Sidekicks are a great blessing and bane of the comic book industry. The first kid sidekicks started running around with superheroes shortly after the superheroes themselves got going—witness Robin, debuting in 1940, only a year after Batman. They gave kids a chance to imagine themselves in the thick of the adventure; after all, if Robin and Speedy and Aqualad could keep up with the big boys, why couldn’t we? No wonder Jimmy Olsen had his own comic book for 20 years.
But the sidekick idea has been controversial at least since Frederic Wertham suggested, in print, that Batman was a pedophile. (For the record, I don’t agree with Wertham’s conclusions—but I think the fact that people keep bringing up his ideas means the question is not being fully addressed.) What American parents in their right minds would let their elementary-schooler jump off rooftops? The superhero sidekick is in many ways a cheerier version of the child soldier—a juvenile, theoretically with less-than-adult judgment, being indoctrinated to a cause (war on crime, mutant rights) and expected to bear arms in its defense, yet remaining subordinate to the indoctrinating adult. We worry about our kids playing first-person shooter video games; why are we okay with kid heroes throwing razor-sharp Batarangs and shooting optic blasts at supervillains?
The psychological explanations that have been offered for the popularity of sidekicks are many and complex, but they basically fall into two categories. Wertham, and some of his less execrable ideological kin, hold that mentor-sidekick relationships are analogs for sexual relationships. This seems especially true when partners are of opposite sexes and close in age; maybe Batman and Robin aren’t getting up to anything in the Batcave, but Hawkman and Hawkgirl have had a kid, which leaves little to the imagination. Then there’s the other side of the debate, which holds that mentor-sidekick relationships are stand-ins for other kinds of family relationships—usually those between older and younger siblings, or sometimes between parent and child. Of course, that brings us back to what kind of family would expose their kids to Dr. Doom.
But as I look at my favorite sidekicks, I find that they also address one of the fundamental, uncomfortable truths about life—that as much as we want to shield children from the nasty bits sidekicks encounter, it’s not always going to work out.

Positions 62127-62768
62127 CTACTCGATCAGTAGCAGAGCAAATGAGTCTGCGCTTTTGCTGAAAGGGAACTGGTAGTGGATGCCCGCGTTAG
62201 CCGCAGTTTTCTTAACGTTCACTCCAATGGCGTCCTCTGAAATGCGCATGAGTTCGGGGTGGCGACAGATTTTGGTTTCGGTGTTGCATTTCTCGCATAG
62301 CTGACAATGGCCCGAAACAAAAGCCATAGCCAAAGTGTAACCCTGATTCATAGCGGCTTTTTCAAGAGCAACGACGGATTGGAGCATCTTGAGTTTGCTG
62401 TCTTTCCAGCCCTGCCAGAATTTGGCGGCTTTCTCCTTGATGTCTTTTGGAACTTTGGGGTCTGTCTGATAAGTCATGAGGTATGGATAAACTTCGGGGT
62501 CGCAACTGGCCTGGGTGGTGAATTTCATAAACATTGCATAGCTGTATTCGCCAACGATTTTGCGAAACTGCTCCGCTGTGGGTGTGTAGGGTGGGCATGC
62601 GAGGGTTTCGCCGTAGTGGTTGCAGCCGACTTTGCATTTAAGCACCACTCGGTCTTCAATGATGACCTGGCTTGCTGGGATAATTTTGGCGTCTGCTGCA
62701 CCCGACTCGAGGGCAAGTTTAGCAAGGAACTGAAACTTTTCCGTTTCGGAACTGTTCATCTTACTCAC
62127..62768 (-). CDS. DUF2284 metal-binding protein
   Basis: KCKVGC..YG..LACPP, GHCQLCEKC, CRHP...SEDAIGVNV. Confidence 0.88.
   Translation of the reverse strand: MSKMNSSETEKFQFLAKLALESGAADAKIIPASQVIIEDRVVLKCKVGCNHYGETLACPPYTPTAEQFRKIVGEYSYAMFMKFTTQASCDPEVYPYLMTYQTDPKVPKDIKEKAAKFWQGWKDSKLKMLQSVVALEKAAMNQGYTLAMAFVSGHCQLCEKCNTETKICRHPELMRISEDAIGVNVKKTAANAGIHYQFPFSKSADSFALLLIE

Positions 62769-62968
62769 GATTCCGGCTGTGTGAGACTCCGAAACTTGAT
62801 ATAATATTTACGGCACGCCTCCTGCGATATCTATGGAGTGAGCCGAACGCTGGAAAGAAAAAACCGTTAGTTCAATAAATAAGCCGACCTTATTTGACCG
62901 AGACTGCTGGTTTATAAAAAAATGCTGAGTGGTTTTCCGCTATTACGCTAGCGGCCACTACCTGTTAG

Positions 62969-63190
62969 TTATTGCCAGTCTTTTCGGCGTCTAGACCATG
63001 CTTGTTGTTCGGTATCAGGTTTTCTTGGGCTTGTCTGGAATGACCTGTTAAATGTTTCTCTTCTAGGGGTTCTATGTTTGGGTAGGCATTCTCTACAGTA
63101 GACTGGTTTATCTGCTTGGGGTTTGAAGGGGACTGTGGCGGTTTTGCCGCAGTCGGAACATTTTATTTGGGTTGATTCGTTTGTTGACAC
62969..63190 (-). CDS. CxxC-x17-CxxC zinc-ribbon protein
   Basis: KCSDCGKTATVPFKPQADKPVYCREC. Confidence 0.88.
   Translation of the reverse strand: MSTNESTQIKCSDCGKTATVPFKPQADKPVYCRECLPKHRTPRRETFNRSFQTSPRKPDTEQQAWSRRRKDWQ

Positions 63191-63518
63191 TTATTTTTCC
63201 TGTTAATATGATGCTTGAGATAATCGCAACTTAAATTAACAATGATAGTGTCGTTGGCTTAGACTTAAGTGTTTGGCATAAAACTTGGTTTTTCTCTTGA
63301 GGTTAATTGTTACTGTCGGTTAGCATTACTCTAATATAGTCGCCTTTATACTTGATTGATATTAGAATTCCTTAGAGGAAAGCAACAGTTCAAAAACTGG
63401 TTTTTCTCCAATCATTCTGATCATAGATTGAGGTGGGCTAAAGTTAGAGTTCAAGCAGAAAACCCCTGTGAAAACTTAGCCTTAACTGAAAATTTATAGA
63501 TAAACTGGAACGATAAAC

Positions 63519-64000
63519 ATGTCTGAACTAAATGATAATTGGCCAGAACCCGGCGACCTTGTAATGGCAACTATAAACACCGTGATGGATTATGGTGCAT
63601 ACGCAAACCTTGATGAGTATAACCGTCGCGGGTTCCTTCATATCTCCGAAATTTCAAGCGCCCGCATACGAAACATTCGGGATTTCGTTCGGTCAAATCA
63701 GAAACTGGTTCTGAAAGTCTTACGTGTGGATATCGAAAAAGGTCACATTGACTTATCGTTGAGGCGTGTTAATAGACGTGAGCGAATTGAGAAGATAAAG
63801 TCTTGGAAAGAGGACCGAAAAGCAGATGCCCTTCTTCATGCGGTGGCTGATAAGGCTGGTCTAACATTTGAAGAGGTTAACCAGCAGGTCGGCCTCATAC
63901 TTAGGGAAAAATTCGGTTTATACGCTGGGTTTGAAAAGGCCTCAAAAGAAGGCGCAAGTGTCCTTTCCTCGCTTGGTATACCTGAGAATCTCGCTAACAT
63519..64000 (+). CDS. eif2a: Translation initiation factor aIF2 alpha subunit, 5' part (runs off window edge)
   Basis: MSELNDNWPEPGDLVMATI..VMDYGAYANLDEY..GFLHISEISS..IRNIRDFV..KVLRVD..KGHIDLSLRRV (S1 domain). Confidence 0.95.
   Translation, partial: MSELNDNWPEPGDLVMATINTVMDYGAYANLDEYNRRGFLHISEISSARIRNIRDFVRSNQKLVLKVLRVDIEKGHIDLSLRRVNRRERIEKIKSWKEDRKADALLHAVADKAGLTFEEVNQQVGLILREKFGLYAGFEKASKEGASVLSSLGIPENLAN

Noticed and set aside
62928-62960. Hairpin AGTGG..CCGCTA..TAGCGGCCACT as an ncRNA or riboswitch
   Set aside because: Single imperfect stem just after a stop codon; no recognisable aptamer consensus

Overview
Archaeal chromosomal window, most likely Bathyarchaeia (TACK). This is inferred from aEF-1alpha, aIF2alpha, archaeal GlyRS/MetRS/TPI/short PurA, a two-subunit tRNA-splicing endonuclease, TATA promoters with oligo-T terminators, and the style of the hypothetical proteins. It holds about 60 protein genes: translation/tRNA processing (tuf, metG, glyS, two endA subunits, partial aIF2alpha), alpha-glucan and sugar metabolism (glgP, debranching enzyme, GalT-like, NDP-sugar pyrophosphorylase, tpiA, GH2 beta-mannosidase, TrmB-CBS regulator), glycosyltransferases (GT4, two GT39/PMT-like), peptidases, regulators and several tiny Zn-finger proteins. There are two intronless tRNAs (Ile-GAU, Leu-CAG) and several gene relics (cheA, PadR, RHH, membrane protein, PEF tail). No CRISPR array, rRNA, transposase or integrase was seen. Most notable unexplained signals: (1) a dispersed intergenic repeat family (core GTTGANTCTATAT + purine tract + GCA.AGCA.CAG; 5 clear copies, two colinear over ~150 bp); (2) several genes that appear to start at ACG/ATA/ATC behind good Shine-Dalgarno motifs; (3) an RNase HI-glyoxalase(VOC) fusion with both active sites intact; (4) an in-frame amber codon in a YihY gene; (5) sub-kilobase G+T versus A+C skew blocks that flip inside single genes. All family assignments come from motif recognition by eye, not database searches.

Take Bucky Barnes, created during World War II as a sidekick to the patriotic hero Captain America. Even before Ed Brubaker’s magnificent retcon, Bucky was the kind of sidekick you worried about—a teenager with a machine gun who followed the grown-up heroes around like a puppy. But as Brubaker had one character point out, “We both know he’s not the only sixteen-year-old in this man’s Army.” Bucky came into being during a world war where it wasn’t really possible to conceal violence from most kids. As an orphaned Army brat maturing out of the Great Depression, he didn’t have a lot of options in life, and fighting the Nazis was probably the least destructive use of his time and energy. God knows there were teenagers in resistance movements across Europe; why should America be excluded? In extreme situations, sometimes this kind of character represents the “least bad” option. If you can’t stop the war, and you can’t protect the kid, a responsible guardian might well decide he’s better off prepared than not.
And even when there isn’t a war on, sometimes sidekickdom seems the best possible fate for some kids. I have a soft spot for the Silver Age version of the Flash, a police scientist named Barry Allen who was struck by lightning, doused with some unspecified chemicals, and supercharged to fight talking gorillas and mad scientists. A few years after his debut, his writers introduced Wally West, the nephew of Barry’s girlfriend (whom he later married, making Wally Barry’s nephew, too), and the kid accidentally got the same treatment. Were I writing the Flash, I would probably have to point out that if you can’t protect the kid from freak lab accidents, it’s only responsible to teach him how to deal with their results before his adolescence gets even more miserable and crazy-making. Wally West as a juvenile delinquent is not a pleasant thought, so bully for Uncle Barry.